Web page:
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End the export of live calves to the Continent.

December 10, 2007 | By More

A campaign to promote home-reared veal and young beef aims to end the export of live calves to the Continent. Live exports restarted in May last year after the ten-year ban on British beef by the European Union, imposed because of the BSE crisis, ended. In the first year 100,000 calves were taken to France in a trade that is worth almost £100 million to the national economy. Ministers, farmers and animal welfare organisations now hope to encourage consumption at home with a scheme to develop a veal and young beef production system in Britain. The veal market is worth £2 million a year, but industry experts believe there is room for rapid growth if the welfare conditions are right and accepted by consumers. The effort to promote veal and young beef has become more urgent since the foot-and-mouth outbreak in August stopped all live exports. In just four months since the disease outbreak 70,000 day-old calves have been destroyed because, without the export market, they are worthless. The earliest chance for live exports to resume will be in the new year, if veterinary experts at the European Commission agree. A Beyond Live Exports working group chaired by Lord Rooker, the Minister for Farming and Animal Welfare, is trying to put in place a national production scheme that ensures the rearing of a calf from birth until it is ready for slaughter in optimum welfare conditions. Industry figures are working on two objectives. One is for the production of rosé veal, where calves will live outdoors, be fed on a mixture of grass and milk and slaughtered at 10 to 12 months. The other is for calves to be fattened on grass until they are 16 to 19 months, to produce young beef.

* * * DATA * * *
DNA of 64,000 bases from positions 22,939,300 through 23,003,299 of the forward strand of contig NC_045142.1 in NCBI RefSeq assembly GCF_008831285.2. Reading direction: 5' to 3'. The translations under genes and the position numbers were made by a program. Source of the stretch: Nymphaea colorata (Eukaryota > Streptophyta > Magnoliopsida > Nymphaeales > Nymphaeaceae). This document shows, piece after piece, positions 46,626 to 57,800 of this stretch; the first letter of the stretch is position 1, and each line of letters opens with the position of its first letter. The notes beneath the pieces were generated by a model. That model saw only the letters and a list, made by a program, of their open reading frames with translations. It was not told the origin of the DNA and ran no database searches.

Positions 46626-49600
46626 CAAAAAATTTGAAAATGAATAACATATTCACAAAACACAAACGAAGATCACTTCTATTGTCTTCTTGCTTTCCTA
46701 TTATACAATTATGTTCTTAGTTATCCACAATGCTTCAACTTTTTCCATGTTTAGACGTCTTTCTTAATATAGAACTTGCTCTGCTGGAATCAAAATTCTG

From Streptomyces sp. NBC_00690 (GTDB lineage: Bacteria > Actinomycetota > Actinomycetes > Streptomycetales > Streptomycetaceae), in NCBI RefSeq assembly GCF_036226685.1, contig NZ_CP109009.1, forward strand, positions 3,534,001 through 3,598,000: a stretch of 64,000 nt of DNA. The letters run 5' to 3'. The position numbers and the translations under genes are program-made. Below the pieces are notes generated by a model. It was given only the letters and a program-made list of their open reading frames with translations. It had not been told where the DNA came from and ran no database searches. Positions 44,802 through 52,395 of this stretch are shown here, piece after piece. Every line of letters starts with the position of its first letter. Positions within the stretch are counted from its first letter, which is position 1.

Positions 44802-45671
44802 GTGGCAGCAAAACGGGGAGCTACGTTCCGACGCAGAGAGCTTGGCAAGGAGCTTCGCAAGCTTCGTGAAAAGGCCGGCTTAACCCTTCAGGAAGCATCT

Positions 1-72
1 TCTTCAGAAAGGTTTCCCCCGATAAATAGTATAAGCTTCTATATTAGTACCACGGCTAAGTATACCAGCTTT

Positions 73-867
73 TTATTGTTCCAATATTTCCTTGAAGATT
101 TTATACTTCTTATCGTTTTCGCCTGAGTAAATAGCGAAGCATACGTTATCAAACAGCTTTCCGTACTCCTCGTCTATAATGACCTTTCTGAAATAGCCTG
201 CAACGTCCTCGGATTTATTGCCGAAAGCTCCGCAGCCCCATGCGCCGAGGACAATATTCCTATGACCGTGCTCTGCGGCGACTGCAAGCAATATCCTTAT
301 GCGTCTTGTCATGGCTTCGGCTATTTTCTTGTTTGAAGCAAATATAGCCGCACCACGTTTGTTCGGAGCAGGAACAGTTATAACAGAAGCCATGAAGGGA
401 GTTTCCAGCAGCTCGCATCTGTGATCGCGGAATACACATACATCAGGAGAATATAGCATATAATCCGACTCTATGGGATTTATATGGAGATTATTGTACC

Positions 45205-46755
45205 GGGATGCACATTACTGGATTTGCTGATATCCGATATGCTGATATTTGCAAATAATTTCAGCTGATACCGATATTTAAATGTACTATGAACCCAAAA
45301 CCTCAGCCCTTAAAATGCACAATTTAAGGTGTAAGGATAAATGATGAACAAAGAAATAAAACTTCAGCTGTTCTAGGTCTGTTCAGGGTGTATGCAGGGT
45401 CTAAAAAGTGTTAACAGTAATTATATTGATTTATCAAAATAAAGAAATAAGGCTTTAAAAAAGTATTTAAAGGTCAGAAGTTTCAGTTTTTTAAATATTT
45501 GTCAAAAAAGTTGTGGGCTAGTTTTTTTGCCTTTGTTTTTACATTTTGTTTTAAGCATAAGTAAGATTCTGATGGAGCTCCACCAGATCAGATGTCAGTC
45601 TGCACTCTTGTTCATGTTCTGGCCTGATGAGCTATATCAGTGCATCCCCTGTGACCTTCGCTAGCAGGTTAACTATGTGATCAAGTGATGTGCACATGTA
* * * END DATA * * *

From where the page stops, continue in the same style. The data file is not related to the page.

[via Times Online]

Category: Food

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